Not a man was lost by straggling, and I brought up the wounded. The dead were buried on the afternoon of the 5th in the fort's burial ground. We had only 2 killed and 3 wounded. The surgeon's report* of casualties I herewith inclose.
While running the gauntlet up the bay I became apprehensive of capture or of being forced to land and make a march to Mobile. the Morgan was being chased by the enemy, as I knew it was her intention to pass near the eastern shore, and could see her approach us. I feared she might lead the enemy upon the boats. Under these circumstances I deemed it prudent to drop the signal boat into the sea. I did so. The officers and crew of the Gaines for about ten or fifteen minutes were subjected to a very heavy fire from the enemy at short distance, and I am proud to say stood it with great gallantry. There were two or three exceptional cases only.
Without casting censure upon any by my silence, I cannot withhold the expression of my thanks to Lieutenant Payne, Passed Assistant Surgeon Iglehart, Second Assistant Engineer Debois, Gunner Offutt, and Paymaster's Clerk Wilson (in charge of the supply of shells to after DIVISION) for their examples of coolness and gallantry under the trying circumstances of this combat against an overwhelming force, and the influence it must have had among the crew, most of whom had never before been in action. Frequent interviews with these officers caused me to regard them with admiration.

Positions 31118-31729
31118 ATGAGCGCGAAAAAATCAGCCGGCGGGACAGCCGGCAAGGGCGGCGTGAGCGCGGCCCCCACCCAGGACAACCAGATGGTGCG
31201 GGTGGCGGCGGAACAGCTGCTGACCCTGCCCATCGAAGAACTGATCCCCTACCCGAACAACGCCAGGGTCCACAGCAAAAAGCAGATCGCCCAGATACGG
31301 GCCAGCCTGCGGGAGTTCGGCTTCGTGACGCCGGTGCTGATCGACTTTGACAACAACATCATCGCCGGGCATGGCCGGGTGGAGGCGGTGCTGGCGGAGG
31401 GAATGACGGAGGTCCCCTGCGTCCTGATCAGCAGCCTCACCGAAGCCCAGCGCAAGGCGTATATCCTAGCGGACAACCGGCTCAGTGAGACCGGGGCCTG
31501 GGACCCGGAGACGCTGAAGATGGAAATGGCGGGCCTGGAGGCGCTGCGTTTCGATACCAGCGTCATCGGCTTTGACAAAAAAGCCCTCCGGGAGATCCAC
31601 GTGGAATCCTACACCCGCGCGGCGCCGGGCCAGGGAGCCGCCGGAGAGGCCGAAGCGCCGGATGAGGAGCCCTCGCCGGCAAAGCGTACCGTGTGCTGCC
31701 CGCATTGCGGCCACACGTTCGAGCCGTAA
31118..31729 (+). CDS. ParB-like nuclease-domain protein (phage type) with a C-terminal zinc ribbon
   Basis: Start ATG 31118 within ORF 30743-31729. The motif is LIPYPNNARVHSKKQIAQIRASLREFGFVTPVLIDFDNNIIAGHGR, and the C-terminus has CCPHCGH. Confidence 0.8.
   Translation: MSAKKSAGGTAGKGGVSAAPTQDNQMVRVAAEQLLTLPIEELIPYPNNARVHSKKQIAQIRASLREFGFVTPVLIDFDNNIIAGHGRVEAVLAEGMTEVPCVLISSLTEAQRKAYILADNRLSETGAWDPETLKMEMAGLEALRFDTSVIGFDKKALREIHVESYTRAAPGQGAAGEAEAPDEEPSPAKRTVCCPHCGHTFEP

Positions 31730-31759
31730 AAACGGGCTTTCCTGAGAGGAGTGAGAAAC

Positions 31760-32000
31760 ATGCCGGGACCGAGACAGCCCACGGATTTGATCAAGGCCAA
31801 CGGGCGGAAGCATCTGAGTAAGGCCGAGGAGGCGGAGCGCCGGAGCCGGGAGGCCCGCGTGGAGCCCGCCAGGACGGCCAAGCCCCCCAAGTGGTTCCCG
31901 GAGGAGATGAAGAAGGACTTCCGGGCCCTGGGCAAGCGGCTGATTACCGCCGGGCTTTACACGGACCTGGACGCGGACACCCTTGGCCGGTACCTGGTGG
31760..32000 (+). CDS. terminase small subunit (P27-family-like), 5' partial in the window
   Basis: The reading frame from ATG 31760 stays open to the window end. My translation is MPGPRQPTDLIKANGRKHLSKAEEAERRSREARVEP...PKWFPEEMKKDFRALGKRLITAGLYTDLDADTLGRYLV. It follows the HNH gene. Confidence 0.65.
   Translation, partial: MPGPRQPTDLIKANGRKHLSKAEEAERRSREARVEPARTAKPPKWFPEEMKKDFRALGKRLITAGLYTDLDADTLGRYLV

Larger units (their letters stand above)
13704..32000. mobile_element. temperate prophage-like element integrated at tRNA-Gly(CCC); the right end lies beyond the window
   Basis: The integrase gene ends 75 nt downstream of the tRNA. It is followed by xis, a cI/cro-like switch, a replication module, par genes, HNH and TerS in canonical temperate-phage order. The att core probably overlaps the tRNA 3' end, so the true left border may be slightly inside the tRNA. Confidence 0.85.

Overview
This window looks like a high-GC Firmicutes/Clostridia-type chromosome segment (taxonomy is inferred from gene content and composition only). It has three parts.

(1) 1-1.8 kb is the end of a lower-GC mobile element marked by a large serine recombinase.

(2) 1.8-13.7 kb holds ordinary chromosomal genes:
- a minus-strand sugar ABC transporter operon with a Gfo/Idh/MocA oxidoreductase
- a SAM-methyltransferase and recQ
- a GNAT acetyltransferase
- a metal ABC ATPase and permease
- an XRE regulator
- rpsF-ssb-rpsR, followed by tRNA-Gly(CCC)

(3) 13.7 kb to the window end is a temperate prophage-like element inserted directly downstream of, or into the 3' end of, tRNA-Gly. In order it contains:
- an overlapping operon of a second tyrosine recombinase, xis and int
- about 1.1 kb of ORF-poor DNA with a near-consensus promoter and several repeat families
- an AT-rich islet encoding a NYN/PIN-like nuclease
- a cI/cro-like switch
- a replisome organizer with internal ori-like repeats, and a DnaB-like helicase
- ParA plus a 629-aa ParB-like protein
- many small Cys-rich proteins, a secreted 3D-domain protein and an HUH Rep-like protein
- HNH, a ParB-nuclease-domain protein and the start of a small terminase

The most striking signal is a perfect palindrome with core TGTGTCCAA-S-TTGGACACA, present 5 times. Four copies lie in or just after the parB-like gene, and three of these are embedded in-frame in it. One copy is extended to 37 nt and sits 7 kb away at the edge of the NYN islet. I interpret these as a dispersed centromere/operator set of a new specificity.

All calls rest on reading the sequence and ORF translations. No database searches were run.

The ship received seventeen shots in her hull and smoke-stack. Of these only two can be said to have caused her any distress-that which caused the leak and the cutting of the wheel ropes.
As is usual and proper when a ship is lost, I beg the Department to order a court of inquiry to investigate the causes which led to the abandoning of the Gaines.
I am, very respectfully, your obedient servant,
J. W. BENNETT,
Honorable S. R. MALLORY,
Secretary of the Navy, Richmond.
C. S. STEAMER NASHVILLE,
Mobile, December 23, 1864.
SIR: I have the honor to inclose the reports+ of Gunner Offutt, late of the Gaines, setting forth a statement in connection with the injuries received by the Gaines in action off Fort Morgan, and of which I have had no knowledge until communicated to me yesterday in conversation. Of course no mention was made of it in my report to the Department of August 8, 1864. Gunner Offutt states that in addition to the flooding of the magazine from the break under the port quarter, which was beyond our control, he marked another of similar character on the starboard side nearly opposite the first, and through which the water entered the magazine in even greater volume. He marks the time as nearly coincident with the cutting away the bulk-head to allow the flow of water to the steam pumps. If this is correct it was after I had turned the ship's head from the enemy to examine damage already received, and if beyond repair to seek shoal water. At no other time
+See p. 455.